What the heck is seaweed mining?

This article was originally featured on Hakai Magazine, an online publication about science and society in coastal ecosystems. Read more stories like this at hakaimagazine.com.

Seaweed is versatile; it provides habitat for marine life, shelters coastlines, and absorbs carbon dioxide. But in the United States, scientists are setting out to see whether seaweed has another particularly valuable trick hidden up its proverbial sleeve: to act as a salty, slimy source of precious minerals.

Within the US Department of Energy is the Advanced Research Projects Agency-Energy (ARPA-E), a scientific branch devoted to tackling challenging, high-risk projects on energy technologies. ARPA-E takes big swings and looks for big rewards. And so far, the agency has awarded US $5-million to three ventures investigating whether seaweed can serve as a practical source of critical materials, such as platinum and rhodium, as well as rare earth elements, including neodymium, lanthanum, yttrium, and dysprosium.

These valuable elements, which can be captured and concentrated by seaweed, are essential to the green energy transition—and to technology more broadly. Seaweed could represent an alternative to conventional mining and other prospects, such as deep-sea mining.

“There are a lot of complexities in the entire process, and that’s why it’s in the category of ‘very exploratory,’” says Schery Umanzor, a seaweed expert at the University of Alaska Fairbanks and a lead researcher on one of the projects funded by ARPA-E. “The chances of success are low. But if we succeed, then the implications are huge.”

Two key principles underlie this research, Umanzor says. For one, seaweed grows quickly and sucks minerals out of the water to do so. For two, seaweed’s cell walls are structured from sulfated polysaccharides—compounds made of long chains of sugar molecules. Sulfated polysaccharides are negatively charged, meaning they attract positively charged minerals floating nearby. “It’s pure chemistry,” Umanzor says. “Positive with negative, and then it just collects.”

Several years ago, Scott Edmundson, at the US Department of Energy’s Pacific Northwest National Laboratory (PNNL) in Washington State, began digging into whether seaweed could store valuable minerals. He’d come across a paper describing how rare earth elements were accumulating in seaweed in polluted areas along Morocco’s Atlantic coast and was struck by the potential.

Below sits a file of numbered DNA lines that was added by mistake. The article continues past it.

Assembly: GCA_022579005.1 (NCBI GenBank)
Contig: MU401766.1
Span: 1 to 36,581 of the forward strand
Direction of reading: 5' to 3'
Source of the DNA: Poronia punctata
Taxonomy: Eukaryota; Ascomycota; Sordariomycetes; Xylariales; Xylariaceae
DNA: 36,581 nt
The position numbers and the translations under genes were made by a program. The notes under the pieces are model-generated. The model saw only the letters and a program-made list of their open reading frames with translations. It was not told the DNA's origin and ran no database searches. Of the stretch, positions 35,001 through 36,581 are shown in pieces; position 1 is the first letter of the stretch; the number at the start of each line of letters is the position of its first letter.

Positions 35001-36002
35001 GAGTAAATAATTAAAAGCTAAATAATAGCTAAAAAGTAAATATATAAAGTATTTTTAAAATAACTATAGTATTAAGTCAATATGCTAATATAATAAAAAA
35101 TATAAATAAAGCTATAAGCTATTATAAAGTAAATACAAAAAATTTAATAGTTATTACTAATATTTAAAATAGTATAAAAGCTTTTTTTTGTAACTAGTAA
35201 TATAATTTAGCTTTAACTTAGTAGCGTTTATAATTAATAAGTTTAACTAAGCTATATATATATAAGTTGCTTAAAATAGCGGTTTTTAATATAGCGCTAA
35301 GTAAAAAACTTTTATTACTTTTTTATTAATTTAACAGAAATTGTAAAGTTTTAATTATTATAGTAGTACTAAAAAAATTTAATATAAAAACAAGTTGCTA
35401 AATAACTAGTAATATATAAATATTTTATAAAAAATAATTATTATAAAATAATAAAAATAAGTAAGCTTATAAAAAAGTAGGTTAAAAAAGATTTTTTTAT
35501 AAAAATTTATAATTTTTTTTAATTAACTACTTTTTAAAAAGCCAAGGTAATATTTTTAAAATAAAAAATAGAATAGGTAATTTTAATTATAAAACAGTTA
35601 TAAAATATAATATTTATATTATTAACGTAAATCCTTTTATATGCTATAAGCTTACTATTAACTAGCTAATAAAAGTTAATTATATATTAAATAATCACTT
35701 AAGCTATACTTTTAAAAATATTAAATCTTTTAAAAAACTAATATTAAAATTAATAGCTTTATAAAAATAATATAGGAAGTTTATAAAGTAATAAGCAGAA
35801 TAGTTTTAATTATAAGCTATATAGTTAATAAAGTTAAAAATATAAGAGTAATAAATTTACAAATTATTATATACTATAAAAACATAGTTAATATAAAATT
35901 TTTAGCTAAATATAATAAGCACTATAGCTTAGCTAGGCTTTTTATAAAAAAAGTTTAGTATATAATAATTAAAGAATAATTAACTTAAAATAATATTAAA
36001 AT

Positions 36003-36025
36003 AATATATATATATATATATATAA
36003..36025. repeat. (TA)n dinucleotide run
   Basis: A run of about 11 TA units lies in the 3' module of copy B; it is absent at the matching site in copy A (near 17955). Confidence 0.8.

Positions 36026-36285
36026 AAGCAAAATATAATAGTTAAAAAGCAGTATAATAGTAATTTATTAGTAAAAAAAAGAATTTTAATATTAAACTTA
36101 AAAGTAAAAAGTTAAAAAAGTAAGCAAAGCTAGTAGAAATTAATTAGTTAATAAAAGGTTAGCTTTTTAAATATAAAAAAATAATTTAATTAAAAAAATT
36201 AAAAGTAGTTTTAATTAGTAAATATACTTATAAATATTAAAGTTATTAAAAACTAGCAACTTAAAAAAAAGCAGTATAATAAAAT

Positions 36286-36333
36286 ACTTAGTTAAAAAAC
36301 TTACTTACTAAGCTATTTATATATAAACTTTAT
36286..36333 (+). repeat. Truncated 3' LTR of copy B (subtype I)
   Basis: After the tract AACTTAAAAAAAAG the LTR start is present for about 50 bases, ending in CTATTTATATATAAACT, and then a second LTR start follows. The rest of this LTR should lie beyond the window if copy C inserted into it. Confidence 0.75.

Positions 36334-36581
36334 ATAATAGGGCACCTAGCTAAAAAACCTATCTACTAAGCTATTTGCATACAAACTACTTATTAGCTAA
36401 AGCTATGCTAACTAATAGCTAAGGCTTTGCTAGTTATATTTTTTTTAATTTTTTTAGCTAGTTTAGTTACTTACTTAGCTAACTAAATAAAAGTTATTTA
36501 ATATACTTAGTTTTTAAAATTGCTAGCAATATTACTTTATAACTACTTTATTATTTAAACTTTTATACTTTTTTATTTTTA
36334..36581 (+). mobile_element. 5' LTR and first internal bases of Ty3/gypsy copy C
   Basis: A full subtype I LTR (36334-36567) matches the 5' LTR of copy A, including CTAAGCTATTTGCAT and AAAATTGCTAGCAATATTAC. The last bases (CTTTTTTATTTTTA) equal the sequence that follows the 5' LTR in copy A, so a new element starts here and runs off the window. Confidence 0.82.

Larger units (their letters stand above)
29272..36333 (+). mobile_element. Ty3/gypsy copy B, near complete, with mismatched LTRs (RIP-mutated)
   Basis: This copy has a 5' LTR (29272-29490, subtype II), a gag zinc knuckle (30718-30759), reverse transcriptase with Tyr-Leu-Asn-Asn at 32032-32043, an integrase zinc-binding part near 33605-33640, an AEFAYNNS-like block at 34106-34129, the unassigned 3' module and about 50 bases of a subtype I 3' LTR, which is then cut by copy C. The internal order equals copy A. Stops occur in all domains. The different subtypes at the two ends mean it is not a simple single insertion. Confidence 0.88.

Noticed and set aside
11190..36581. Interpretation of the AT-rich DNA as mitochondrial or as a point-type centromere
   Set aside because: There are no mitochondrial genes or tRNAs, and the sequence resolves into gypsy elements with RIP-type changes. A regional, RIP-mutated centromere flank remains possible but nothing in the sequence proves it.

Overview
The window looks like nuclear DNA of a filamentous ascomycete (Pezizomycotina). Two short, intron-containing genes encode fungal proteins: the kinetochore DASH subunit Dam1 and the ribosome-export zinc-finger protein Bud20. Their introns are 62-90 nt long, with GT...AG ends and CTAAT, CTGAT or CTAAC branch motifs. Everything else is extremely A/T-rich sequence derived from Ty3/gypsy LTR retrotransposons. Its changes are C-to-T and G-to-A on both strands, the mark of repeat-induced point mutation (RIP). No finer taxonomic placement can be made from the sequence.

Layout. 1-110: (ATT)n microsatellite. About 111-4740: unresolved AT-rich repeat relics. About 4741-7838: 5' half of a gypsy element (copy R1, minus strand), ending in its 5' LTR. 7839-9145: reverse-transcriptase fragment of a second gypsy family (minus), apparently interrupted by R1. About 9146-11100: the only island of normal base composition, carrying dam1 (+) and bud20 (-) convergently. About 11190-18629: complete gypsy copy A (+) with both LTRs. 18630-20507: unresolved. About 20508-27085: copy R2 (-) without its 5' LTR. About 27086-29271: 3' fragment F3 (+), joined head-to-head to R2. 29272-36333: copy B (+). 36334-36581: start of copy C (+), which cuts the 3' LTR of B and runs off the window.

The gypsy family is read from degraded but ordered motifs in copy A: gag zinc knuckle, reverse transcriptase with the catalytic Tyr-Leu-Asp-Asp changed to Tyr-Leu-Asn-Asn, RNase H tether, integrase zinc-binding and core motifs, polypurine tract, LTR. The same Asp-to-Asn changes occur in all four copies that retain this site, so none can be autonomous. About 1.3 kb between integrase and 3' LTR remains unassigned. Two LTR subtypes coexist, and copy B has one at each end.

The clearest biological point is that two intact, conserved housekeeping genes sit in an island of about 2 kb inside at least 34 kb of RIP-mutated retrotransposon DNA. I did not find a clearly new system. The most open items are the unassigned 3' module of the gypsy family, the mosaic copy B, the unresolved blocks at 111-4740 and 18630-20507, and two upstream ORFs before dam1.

Reading about seaweed’s natural propensity to sieve minerals from seawater sparked a “wacky idea” to test how far the process could go, Edmundson says. So he and other PNNL scientists ran an experiment to see if they could deliberately grow seaweed to take up minerals. The project—which was also funded by ARPA-E—finished last year, though they’re continuing to dig into the topic. So far, the team’s work suggests that seaweed can be processed to produce a carbon-rich component used in concrete or biofuel manufacturing and a second mineral component containing elements such as phosphorus.

There are a lot of unknowns, says Edmundson. Different seaweeds appear to have distinct mechanisms for getting minerals out of seawater and unique ways of incorporating or concentrating them in their tissues. “There’s layers upon layers of variability that are unclear at the moment,” he adds.

Underpinning all of this research are important, unanswered questions, including why seaweed absorbs these minerals at all, whether it can do so in concentrations high enough to be useful, and whether the elements can be pulled out in a financially viable way.

The key to making all this work, says Umanzor, is figuring out how to extract metals and rare earth elements from seaweed without destroying it. For seaweed mining to make financial sense, the process needs to leave the algae in good-enough condition to still be used for other applications, including as fuel, food, or a component in bioplastic production.

Another crucial piece of the puzzle is finding the right spot to grow the seaweed. Despite their name, rare earth elements are not all that rare. These and other critical minerals are present throughout the ocean in tiny amounts. Yet there are areas where they likely exist in higher concentrations—like downstream from large deposits on land. That’s why Umanzor and her collaborators are examining if rare earth elements are sloughing off Bokan Mountain in southeast Alaska and ending up in the ocean, and whether growing seaweed in a nearby bay can snag what runs off. Bokan Mountain is being considered for conventional mining, but if it works, seaweed extraction could offer a more sustainable alternative.

Susete Pintéus, a marine biologist at the Polytechnic Institute of Leiria in Portugal, coauthored a 2022 review paper on seaweed’s role in the green energy transition. She says seaweed extraction alone—if it works—cannot completely eliminate conventional mining for these metals because the demand is so great. “[Seaweeds] can contribute,” she says, “but they will not solve the problem themselves.”

Even though seaweed collection can’t fully replace mining, Umanzor says that by extracting materials as they leach naturally out of the land—as they might on Bokan Mountain—algal mining offers a way to scoop up minerals that were going to be lost to the sea.

Umanzor never imagined that the humble seaweed could become a vessel to capture valuable materials. But in this role, it might support a more sustainable future.

“Metals have to come from somewhere, and extracting them is very destructive,” she says. “It’s worth exploring other possibilities that align more with our ideas of a greener world—or a bluer world.”

This article first appeared in Hakai Magazine and is republished here with permission.

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